Being able to have the chance to do that in China where adoption is growing very, very quickly in the public cloud standpoint, but is still relatively new compared to the adoption in the US and other parts, it provides a really fun thought experiment as well as a way to be able to try new things.

On the other hand, we're also seeing because China doesn't have as much incumbent technology, in many cases, it's leapfrogging a lot of the things that I've experienced here in the US.

Just as one example, at Huawei, we've been working with some of the bike sharing companies like Ofo. If you come around Shenzhen or Shanghai or Beijing or any of the major cities around China, you'll see all these bikes everywhere.

They're just parked in the streets and not at a dock. One of the things that has become really popular is you can just pick up a bike, unlock it with your smartphone, ride it to somewhere else and then immediately drop it off there.

If you take a look at what they've had to enable from a digital standpoint to do those kinds of things, first off, they have to be able to track where all the bicycles are and so they built in all these new sensors and chipsets into them. They have to work indoors and congested areas. They've got to be able to work with their phones in an easy way to do mobile payments around that.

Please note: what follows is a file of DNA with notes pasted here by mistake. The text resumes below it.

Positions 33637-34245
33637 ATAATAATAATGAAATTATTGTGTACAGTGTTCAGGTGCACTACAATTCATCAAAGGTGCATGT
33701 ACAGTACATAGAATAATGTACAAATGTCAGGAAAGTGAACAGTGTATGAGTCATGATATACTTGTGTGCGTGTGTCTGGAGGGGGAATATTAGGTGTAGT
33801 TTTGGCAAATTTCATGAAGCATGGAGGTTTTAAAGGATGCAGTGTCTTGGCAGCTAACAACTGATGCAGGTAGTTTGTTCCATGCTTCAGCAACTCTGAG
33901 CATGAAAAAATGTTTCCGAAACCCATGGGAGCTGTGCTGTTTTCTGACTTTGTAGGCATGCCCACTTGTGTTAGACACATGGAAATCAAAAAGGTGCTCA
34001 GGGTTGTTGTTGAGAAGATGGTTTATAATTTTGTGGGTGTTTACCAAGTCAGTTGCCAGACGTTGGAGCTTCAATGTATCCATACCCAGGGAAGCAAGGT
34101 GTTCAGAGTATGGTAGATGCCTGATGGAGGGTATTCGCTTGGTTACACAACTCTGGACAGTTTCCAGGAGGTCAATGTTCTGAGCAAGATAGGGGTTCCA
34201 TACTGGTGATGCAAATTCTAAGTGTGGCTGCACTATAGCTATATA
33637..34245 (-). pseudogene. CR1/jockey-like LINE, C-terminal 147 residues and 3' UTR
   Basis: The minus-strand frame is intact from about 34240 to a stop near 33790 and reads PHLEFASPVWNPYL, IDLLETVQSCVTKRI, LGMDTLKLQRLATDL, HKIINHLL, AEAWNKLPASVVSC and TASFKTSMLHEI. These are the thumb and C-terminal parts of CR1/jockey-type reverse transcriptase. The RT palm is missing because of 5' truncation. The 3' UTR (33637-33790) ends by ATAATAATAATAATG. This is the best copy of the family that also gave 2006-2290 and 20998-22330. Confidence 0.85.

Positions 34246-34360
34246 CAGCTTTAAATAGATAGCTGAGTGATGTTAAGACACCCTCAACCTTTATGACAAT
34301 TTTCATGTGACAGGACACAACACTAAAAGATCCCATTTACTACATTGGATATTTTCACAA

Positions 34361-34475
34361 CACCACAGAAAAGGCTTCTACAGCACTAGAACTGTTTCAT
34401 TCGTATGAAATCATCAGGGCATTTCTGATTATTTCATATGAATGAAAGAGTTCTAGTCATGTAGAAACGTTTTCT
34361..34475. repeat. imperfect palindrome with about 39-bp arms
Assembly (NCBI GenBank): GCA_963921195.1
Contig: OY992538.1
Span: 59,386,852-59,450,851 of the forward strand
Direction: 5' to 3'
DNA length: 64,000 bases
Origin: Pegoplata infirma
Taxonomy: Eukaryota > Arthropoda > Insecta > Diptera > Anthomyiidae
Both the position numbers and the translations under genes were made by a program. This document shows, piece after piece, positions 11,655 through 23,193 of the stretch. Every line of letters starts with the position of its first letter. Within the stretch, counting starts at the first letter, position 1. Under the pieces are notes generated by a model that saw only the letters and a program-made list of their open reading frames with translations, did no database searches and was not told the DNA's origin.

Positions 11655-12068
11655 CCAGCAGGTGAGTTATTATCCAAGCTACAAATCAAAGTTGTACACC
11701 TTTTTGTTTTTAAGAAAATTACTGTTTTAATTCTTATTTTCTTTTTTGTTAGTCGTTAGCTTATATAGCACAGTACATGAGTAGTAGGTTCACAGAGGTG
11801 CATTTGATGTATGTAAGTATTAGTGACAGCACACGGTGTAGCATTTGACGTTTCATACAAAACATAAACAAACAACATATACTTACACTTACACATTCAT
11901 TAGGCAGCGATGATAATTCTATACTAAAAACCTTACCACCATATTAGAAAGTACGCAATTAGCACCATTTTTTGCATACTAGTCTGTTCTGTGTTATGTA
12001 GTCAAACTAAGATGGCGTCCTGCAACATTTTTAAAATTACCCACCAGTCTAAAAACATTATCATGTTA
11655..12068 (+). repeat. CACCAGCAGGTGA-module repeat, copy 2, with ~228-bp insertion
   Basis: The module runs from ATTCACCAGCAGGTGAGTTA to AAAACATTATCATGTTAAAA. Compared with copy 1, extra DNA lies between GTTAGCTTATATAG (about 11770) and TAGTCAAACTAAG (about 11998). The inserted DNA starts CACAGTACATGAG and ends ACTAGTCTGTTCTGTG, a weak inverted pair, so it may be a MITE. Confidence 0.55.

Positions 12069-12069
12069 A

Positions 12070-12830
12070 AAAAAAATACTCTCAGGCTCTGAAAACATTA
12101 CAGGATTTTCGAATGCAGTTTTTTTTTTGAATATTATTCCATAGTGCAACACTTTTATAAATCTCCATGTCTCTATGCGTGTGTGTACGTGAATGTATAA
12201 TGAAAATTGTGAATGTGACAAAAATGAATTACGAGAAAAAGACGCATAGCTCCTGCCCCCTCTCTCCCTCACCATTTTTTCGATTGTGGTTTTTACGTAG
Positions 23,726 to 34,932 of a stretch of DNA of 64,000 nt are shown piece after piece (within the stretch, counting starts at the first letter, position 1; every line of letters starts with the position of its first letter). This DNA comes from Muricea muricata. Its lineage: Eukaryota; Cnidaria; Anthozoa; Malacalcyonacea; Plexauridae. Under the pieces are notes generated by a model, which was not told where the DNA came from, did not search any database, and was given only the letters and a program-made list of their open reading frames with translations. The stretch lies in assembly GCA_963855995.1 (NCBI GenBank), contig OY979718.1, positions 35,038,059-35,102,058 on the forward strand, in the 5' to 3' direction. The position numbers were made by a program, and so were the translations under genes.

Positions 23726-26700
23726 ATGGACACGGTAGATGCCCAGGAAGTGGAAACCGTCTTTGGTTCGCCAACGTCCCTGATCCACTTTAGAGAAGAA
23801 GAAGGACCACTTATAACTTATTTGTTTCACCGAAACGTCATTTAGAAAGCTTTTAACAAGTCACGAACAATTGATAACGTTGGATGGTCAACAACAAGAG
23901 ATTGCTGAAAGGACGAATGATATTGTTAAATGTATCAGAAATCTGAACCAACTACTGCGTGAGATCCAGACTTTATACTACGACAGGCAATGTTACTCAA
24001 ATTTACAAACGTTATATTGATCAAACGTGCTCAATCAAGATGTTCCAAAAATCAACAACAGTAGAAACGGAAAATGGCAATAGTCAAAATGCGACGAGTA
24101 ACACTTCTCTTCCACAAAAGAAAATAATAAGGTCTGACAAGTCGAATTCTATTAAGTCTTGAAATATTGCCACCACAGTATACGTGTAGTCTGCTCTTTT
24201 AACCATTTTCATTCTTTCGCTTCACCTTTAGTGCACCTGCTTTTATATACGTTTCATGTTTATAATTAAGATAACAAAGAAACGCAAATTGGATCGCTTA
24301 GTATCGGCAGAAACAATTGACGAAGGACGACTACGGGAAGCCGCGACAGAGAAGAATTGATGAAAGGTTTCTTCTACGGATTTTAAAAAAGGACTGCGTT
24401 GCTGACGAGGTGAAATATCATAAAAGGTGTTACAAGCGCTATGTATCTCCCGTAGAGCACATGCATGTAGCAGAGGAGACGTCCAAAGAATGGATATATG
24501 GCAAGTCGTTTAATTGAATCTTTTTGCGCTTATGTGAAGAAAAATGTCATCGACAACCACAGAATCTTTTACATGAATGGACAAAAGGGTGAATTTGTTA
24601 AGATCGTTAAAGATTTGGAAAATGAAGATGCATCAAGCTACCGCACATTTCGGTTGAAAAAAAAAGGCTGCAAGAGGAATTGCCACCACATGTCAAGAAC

Then, you've got to be able to have the logistics necessary to manage OK, if they're not just going from a fixed point A to B, how do you manage all that?

These kinds of things where it's been sort of leading in China as opposed to first coming from the US over to the China market, it's interesting to see how digital technology is really changing a lot of people's lives in ways that are very different compared to other parts of the world.

Gordon:  It seems particularly when you talk about payment methods and things like that, there is a huge amount of inertia and custom and we've always done it this way. I always find it interesting even between countries in Europe, there's very different attitudes towards cash and credit cards and things like that.

Of course, the residents of any given country, whether it's the US or the UK or Sweden, just can't understand how messed up the rest of the world is compared to what's obviously the right thing. China's had an amazing transformation. Just really, I think, totally different from any place else in that regard.

Bryan:  Yeah. Most of the people that I interact with have gone completely cashless in Shenzhen and in Greater China. For example, just to give one story about how mobile payments has totally integrated, when I go to a restaurant, sitting on the restaurant table will be QR codes.

You scan the QR code and up shows the menu on your phone. There'll be pictures of all the dishes. Sometimes, there'll be reviews from other people. You just order the dishes straight from your phone.

Because there's a QR code for every single seat, the restaurant knows where you're sitting so the food just arrives at your table. You pay for the food directly on your phone, so you never have to get a bill and it just goes away.

The entire process of how do you get your food, how do you order it, how do you pay for it is totally streamlined and integrated into your phone. Afterwards, if you want to split the bill with somebody else, you can just send money from your phone to somebody else's.

There's ways to be able to have groups set up so you just automatically send money to everyone at the same time. It's really, really easy to be able to do all these things.